Ecclesia on agency's watch list

Status slows flow of U.S. student aid to Springdale college

Posted: April 1, 2017 at 2:37 a.m.

The U.S. Department of Education placed Ecclesia College, a private Christian college in Springdale, on a watch list affecting the school’s cash flow, according to the department’s website.

SPRINGDALE -- The U.S. Department of Education placed Ecclesia College in Springdale on a watch list that affects the school's cash flow, according to the department's website.

Ecclesia is under "Heightened Cash Monitoring 2," an indication that the department is providing additional oversight of cash management, according to the website for the department's Federal Student Aid office.

Typically, colleges receive federal student aid funds on an "advance pay" or "direct reimbursement" basis from the Department of Education. Once an educational institution has been placed on the heightened-monitoring list, funds are released to the school after it has disbursed money to the student or parent borrower, and the school must submit manual reports. The process slows the affected college's cash flow.

Federal Student Aid may place institutions on the heightened-monitoring list "to provide additional oversight for a number of financial or federal compliance issues, some of which may be serious and others that may be less troublesome," the website states.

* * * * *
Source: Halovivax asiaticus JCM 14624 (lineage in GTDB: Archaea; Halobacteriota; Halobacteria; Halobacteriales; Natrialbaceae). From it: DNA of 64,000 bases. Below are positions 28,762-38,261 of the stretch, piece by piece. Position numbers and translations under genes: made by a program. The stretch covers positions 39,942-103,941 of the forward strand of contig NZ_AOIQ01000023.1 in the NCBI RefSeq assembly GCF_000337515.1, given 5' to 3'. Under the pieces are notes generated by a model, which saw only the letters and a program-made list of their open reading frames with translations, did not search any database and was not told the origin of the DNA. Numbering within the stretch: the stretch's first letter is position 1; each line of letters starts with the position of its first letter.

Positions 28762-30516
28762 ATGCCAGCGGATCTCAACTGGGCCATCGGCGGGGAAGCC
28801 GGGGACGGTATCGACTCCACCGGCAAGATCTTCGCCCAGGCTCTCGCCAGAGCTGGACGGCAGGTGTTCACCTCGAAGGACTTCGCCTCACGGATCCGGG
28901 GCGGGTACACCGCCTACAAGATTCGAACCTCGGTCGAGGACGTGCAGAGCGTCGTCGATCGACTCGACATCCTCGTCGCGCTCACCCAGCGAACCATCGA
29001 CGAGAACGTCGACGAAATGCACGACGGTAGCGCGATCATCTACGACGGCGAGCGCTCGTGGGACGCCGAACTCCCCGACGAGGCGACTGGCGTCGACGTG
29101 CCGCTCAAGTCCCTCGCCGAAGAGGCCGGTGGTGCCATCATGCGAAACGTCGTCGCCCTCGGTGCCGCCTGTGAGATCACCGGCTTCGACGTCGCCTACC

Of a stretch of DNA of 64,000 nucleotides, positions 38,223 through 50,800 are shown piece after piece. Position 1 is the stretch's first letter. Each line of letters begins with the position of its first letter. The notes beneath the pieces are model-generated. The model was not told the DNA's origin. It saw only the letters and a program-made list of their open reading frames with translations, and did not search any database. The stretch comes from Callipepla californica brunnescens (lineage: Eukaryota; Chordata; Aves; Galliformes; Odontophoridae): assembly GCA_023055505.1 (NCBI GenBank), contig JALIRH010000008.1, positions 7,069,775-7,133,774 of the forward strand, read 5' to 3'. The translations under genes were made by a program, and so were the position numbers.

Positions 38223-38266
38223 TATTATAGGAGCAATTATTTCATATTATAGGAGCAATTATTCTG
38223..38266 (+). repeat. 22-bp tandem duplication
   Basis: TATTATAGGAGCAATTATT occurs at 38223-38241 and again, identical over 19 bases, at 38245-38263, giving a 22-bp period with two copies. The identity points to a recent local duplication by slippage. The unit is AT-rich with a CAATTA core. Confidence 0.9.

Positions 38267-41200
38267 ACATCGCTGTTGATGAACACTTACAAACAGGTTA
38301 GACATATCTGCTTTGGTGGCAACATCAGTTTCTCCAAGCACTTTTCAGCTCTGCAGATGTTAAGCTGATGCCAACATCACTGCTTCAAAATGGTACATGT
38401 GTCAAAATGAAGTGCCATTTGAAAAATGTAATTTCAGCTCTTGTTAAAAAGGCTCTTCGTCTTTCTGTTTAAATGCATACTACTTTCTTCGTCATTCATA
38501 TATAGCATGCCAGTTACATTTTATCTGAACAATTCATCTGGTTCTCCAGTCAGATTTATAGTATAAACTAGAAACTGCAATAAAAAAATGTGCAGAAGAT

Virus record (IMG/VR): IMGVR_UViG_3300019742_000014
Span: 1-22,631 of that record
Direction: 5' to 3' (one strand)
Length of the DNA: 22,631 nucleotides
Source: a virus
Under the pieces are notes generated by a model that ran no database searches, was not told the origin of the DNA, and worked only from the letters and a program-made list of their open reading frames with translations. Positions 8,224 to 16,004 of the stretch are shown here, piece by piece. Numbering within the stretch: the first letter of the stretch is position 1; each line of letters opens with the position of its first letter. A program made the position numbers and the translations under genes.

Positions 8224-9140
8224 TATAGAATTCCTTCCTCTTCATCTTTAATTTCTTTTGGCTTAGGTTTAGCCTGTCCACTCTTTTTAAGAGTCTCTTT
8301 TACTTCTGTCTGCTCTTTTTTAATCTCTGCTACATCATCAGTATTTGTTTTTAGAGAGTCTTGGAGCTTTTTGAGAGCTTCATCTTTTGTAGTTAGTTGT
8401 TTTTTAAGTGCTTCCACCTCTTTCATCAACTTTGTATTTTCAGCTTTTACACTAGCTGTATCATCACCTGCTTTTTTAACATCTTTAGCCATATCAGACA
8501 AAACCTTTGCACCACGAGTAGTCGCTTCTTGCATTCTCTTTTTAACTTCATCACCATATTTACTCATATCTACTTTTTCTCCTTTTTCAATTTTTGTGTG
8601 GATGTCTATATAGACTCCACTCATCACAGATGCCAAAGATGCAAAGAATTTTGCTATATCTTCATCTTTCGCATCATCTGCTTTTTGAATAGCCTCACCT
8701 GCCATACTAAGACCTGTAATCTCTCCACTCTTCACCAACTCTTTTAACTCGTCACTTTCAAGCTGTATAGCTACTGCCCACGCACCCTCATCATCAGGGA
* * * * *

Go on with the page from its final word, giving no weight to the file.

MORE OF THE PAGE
Arkansas Baptist College in Little Rock is the only other institution in the state with the same status.

Department officials did not respond to repeated requests made since Monday for information on how or why Ecclesia ended up with the heightened-monitoring designation.

It was unclear whether the designation is related to recent criminal allegations against the college's president, Oren Paris III.

Paris was indicted last month by a federal grand jury on 10 counts of fraud over allegations that he provided kickbacks to two state legislators in exchange for state General Improvement Fund grants for a college. The indictment never names the college but identifies Paris as its president.

Two others involved in the case, consultant Randell Shelton Jr. and former state Sen. Jon Woods, also have been indicted on multiple charges of fraud. Paris, Shelton and Woods pleaded innocent to the charges Tuesday before a U.S. magistrate judge.

The three defendants are set to be tried together, with a pretrial hearing set for May 3 and the trial set for May 8. Woods and Paris were each released on $10,000 bond, and Shelton's bond was set at $5,000.

Micah Neal, another former state legislator from Springdale, pleaded guilty Jan. 4 to four counts of honest services fraud, a public corruption charge. Neal received $18,000 for his part in obtaining a grant for the college and another $20,000 for obtaining a grant for another nonprofit, according to his guilty plea.

Paris did not return a phone message seeking comment Friday.

Ecclesia College was founded in 1975. It is a work-learning college, which allows students to earn money toward tuition and graduate with much less debt than the average university student, according to the school website. It offers three associate of arts degrees, 12 bachelor degrees and one graduate degree.

It enrolls 178 people, according to the Arkansas Department of Higher Education's website.

State Desk on 04/01/2017